“What a well-developed delusion,” commented the man.
“I’ll say,” added the woman. “I’ve never heard a four-year-old devise such complex names for imaginary friends before.”
Millie listened as the government people talked about her delusion. The Rock People had told her that outsiders wouldn’t see the truth.
“Are they talking to your mind now, Millie?” asked the woman.
Millie stared evasively at the ground and doodled in the dust with a sneakered foot. “Because they’re afraid you might hear.”
* * *
Three days later, having conferred with their supervisor and made their decision, the social workers returned to the farmhouse to protect Millie from her folly by taking her away from the rocks. The girl’s parents were waiting for them on their porch.
“She’s not here,” said Millie’s father to the skeptical government people. “She’s been missing for three days, now,” added her mother. “We’ve looked everywhere. We’re worried sick about her.”
“Have you checked the rocks?” asked the government man.
“From a distance,” admitted Millie’s father, guiltily.
The social workers assumed this meant the parents were afraid they might find the child’s body at the outcrop. That mom and dad might be afraid of the rocks never occurred to them.
“We’ll go there, then, and have a close look.”
“Do we have to, Phil?” asked the government woman, even though she was wearing sensible shoes this time.
* * *
The social workers approached the rock outcrop. The sun was high and the boulders cast stingy shadows, as if they were saving themselves for the cooler hours of early evening. The man screwed-up his face as if something were bothering him. The woman noticed this.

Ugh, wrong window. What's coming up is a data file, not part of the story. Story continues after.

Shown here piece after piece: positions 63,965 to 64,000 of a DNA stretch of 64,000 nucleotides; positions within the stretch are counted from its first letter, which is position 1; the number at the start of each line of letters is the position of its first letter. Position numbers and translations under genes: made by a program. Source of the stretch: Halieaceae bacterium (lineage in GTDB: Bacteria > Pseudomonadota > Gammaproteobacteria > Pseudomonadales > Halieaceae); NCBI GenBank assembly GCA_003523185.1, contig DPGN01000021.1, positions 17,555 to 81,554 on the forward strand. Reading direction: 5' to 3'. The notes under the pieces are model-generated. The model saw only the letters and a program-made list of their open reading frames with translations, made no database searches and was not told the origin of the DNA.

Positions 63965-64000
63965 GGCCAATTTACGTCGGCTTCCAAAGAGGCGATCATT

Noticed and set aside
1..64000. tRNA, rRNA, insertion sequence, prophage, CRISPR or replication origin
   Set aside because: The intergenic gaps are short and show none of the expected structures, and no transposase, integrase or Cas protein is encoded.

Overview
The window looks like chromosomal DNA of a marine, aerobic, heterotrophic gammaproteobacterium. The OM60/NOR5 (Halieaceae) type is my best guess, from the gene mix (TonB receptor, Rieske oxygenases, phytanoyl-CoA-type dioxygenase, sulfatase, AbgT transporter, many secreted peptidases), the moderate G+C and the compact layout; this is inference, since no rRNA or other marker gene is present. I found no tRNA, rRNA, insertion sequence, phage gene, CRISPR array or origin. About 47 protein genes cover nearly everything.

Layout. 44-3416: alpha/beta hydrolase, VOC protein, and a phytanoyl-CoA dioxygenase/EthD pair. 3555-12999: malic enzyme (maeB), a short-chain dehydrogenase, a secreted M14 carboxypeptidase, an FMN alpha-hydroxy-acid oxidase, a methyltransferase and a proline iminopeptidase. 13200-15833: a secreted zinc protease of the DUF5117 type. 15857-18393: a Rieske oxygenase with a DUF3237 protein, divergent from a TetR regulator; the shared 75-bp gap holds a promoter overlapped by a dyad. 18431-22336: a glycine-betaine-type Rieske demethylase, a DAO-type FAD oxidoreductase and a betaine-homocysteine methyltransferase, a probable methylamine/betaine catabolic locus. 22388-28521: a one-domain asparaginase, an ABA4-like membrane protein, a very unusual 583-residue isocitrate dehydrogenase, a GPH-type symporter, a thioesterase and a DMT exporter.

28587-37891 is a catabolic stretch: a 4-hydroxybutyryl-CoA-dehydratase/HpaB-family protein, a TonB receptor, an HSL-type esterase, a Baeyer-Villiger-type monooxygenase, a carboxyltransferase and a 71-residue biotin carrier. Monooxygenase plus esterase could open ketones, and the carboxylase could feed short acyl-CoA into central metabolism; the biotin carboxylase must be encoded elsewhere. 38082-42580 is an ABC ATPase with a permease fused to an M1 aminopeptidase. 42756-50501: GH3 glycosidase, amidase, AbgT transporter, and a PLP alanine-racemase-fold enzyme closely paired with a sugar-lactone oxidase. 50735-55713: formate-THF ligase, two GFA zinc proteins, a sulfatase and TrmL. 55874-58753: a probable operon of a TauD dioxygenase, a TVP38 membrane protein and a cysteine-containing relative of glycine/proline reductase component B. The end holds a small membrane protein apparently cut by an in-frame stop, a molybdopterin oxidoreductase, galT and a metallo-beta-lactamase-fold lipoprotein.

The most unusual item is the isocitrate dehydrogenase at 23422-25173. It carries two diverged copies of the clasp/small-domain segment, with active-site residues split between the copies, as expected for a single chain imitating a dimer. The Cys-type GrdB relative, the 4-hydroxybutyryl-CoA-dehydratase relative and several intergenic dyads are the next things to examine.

“What’s wrong, Phil?”
In answer, the man took from his shirt pocket a print of the photo he’d taken of the rocks, three days earlier. He compared the photograph with the scene before him.
“There’s something different about the outcrop, Esther.”
“What? It looks the same to me.”
He gave her the photograph. “Look at this and see if you can spot that small boulder out on the right -- that one there,” he pointed.
She compared the photograph with the rocks, but in the photo she couldn’t find the rock her colleague pointed out. She could see all the others: “Perigot,” “Merelani,” etc. She recalled the ridiculous names without amusement.
“You’re right. It’s not in the photo.” Her amazement was not slow in coming. “How can that be? It must be an optical illusion.”
The government man squinted at the new rock for some time before replying. Before he spoke, a little smile replaced the analytical pursing of his lips.
“Maybe the Rock People gave Millie sanctuary.”
The woman scowled while she considered this remark for a moment. Then, she burst out laughing and mouthed a shocking obscenity. “The sun must have addled you, Phil. Come on, let’s get back to the house before the snakes come out of their holes.”
Copyright © 2007 by Frederick Rustam